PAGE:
Remove spectre of political interference in enviro appeals process

Letters to the Editor

Remove spectre of political interference in enviro appeals process

Tuesday, November 17, 2020

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Dear Editor,

The Andrew Holness-led Administration is once again involved in controversy surrounding its reversal of a decision by the National Environment and Planning Agency (NEPA) to not grant a mining permit in an ecologically sensitive area.

The prime minister's defence of the decision has done little to quell the controversy, especially as the parliamentary Opposition is hinting that the reversal of NEPA's decision was influenced by the fact that principals of the company that applied for the mining permit are or were associated with the ruling Jamaica Labour Party (JLP).

This latest controversy involving the authority of the minister responsible for matters of the environment to overturn decisions of NEPA again raises the issue of whether a minister should have such power, especially in an area as important and sensitive as the environment.

The principles of natural justice dictate that applicants to NEPA should have an avenue to appeal unfavourable decisions, but it is debatable if a single government minister or even the Cabinet should be the arbiter of an appeal.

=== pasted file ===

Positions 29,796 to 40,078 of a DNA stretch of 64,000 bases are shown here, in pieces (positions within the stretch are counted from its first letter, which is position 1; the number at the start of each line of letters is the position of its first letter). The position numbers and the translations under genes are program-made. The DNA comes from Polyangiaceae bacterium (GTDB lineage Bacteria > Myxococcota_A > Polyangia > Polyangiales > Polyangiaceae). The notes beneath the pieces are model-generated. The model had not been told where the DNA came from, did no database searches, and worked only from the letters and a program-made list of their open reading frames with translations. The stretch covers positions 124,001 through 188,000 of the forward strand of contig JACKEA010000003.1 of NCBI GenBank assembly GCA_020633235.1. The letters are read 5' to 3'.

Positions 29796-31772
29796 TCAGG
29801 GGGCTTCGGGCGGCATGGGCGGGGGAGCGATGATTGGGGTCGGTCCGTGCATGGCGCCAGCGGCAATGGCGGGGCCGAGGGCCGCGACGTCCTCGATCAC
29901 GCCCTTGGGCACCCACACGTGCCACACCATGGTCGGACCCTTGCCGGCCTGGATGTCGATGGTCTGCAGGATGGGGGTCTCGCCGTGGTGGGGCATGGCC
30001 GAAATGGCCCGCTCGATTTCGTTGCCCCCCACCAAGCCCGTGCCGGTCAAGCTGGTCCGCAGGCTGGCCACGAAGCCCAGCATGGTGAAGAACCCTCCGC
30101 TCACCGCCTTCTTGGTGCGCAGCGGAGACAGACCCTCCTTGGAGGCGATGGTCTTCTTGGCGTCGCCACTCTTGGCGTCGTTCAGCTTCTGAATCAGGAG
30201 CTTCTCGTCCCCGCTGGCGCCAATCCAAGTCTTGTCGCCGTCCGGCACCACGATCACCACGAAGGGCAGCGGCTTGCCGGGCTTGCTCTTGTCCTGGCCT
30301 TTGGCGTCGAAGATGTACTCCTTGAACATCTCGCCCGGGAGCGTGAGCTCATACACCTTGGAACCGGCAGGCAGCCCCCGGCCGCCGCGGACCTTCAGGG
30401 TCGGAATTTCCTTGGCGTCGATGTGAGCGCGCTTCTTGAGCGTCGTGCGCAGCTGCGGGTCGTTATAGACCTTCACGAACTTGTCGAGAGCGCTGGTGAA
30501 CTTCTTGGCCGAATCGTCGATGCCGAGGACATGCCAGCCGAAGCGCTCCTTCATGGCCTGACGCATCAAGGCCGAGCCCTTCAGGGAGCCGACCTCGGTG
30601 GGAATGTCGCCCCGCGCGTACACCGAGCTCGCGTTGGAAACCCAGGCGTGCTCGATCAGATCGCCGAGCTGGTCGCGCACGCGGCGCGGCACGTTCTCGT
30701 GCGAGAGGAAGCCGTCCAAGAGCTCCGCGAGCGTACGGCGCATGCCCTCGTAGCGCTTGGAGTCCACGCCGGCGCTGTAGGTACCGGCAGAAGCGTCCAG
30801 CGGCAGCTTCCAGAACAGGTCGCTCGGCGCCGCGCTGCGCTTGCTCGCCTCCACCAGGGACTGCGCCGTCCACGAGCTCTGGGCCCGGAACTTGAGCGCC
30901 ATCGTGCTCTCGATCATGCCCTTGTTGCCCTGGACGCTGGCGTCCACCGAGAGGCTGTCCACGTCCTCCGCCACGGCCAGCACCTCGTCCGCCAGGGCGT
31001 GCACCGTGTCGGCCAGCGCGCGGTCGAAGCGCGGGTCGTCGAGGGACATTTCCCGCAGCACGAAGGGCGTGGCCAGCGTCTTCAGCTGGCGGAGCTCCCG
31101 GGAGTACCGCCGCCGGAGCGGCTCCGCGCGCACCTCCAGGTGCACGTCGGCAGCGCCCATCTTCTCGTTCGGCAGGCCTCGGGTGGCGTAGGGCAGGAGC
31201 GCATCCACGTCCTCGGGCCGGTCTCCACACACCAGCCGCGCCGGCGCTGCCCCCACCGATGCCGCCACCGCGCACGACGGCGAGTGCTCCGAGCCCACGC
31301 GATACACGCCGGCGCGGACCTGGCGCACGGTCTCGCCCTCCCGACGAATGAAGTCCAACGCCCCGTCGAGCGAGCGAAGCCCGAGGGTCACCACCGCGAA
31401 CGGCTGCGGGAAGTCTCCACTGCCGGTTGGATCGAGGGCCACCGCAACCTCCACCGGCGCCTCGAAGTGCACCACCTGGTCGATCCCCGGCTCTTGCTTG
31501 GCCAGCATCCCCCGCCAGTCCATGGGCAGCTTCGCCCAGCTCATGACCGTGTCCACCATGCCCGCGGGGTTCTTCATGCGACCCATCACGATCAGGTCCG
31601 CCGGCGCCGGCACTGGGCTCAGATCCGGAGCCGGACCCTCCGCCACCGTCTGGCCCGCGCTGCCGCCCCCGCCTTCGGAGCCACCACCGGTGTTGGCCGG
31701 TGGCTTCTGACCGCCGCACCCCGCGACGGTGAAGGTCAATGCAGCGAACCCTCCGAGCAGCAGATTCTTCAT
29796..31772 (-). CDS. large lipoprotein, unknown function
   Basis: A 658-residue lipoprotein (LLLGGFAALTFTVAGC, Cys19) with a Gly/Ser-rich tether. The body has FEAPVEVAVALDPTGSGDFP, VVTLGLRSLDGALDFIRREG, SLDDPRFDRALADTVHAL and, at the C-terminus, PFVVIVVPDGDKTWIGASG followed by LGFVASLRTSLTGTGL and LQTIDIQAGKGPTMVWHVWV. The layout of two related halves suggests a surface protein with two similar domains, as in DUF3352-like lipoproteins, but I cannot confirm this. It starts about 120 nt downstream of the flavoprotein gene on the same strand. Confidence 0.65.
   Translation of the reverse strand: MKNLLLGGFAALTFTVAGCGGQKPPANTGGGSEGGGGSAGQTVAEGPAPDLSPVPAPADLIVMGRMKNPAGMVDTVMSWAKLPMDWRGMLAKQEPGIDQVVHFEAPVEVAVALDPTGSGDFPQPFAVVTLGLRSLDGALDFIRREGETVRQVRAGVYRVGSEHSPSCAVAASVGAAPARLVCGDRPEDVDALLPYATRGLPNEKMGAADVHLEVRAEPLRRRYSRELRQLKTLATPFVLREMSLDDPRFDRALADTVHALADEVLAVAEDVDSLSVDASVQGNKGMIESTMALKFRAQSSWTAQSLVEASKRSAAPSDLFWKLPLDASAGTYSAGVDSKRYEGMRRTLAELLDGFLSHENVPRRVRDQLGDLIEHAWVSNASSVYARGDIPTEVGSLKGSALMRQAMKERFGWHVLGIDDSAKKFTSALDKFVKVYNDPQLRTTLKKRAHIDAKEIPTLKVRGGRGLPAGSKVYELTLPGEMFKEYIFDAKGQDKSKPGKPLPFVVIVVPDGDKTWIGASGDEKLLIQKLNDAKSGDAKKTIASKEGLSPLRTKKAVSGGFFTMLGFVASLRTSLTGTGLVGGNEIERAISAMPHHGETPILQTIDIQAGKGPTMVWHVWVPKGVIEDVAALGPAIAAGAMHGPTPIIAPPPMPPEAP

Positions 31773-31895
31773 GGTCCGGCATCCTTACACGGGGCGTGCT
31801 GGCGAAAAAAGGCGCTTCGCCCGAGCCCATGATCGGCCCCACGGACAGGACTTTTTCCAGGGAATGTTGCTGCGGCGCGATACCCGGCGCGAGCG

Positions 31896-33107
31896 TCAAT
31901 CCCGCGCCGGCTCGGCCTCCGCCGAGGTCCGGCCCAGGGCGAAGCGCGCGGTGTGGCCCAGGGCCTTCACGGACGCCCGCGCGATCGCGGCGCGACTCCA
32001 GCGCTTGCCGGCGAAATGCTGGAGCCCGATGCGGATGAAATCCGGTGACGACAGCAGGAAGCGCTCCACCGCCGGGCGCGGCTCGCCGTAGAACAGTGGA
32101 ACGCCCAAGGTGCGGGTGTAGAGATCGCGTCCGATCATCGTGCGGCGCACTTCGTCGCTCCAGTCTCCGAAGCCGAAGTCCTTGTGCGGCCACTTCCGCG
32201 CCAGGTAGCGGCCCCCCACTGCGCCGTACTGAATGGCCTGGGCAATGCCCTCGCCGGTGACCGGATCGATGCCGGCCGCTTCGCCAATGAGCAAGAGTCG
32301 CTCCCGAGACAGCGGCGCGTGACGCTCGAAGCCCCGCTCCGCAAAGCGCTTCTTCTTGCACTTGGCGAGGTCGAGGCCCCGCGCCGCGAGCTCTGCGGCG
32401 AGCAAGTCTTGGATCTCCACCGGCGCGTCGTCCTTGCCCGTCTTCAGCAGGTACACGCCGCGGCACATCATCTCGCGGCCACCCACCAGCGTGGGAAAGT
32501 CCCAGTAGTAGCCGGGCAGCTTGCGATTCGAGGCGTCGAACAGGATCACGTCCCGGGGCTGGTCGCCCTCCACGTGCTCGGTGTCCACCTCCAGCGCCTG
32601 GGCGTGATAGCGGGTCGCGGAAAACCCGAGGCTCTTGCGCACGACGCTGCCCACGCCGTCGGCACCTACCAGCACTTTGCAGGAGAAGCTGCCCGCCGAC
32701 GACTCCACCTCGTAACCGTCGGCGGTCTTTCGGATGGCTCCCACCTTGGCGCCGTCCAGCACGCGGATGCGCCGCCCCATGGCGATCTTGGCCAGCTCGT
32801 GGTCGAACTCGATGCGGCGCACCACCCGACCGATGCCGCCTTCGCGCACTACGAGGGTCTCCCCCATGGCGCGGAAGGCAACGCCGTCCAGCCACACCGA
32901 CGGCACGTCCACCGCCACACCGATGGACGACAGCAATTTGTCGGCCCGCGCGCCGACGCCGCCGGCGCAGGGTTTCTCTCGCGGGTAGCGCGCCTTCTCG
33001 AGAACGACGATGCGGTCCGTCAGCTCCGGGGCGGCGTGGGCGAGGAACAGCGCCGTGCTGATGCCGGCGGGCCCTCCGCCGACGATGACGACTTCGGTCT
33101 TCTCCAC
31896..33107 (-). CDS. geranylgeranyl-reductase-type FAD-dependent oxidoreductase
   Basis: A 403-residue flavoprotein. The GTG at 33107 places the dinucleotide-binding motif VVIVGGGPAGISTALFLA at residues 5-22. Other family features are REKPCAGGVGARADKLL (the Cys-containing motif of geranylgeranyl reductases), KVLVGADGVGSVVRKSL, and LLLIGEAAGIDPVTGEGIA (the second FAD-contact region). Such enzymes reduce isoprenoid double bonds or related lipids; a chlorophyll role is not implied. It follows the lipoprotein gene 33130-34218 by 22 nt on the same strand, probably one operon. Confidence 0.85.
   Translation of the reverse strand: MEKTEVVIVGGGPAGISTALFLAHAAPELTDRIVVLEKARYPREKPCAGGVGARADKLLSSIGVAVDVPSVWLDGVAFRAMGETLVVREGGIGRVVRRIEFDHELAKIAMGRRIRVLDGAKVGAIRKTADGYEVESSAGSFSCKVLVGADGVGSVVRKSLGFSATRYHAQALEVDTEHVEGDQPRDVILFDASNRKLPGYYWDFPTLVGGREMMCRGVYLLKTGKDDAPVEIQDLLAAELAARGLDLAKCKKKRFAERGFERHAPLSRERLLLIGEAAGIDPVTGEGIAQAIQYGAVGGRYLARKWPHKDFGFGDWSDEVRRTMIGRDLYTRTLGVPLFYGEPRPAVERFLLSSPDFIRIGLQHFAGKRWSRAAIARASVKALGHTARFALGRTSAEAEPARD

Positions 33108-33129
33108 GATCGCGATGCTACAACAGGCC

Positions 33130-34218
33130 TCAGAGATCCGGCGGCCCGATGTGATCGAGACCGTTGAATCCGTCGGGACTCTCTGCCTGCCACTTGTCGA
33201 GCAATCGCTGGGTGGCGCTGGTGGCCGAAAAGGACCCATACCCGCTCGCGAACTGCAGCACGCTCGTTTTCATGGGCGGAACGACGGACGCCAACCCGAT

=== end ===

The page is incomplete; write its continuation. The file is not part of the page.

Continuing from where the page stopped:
It must be borne in mind that the Government, businessmen, and regulatory bodies are likely to have conflicting interests. The Government may be more concerned about jobs and taxes from a venture, while businessmen are often blinded by the prospects of mega profits. The environmental agency, on the other hand, is focused on protecting and preserving the environment.

With the above in mind, a better approach to the appeal process is for appeals to be made to an established body consisting of, say, a retired member of the judiciary, an academic, a member of the private sector, independent environmentalists, and representatives from communities to be directly impacted by any proposed mining.

This proposed arrangement is a superior one to the current arrangement, where an appeal is heard and decided by a single minister whose decision is final. The process would potentially be more transparent and minimise, if not remove, the spectre of political interference in the appeals process.

Wayne Plummer

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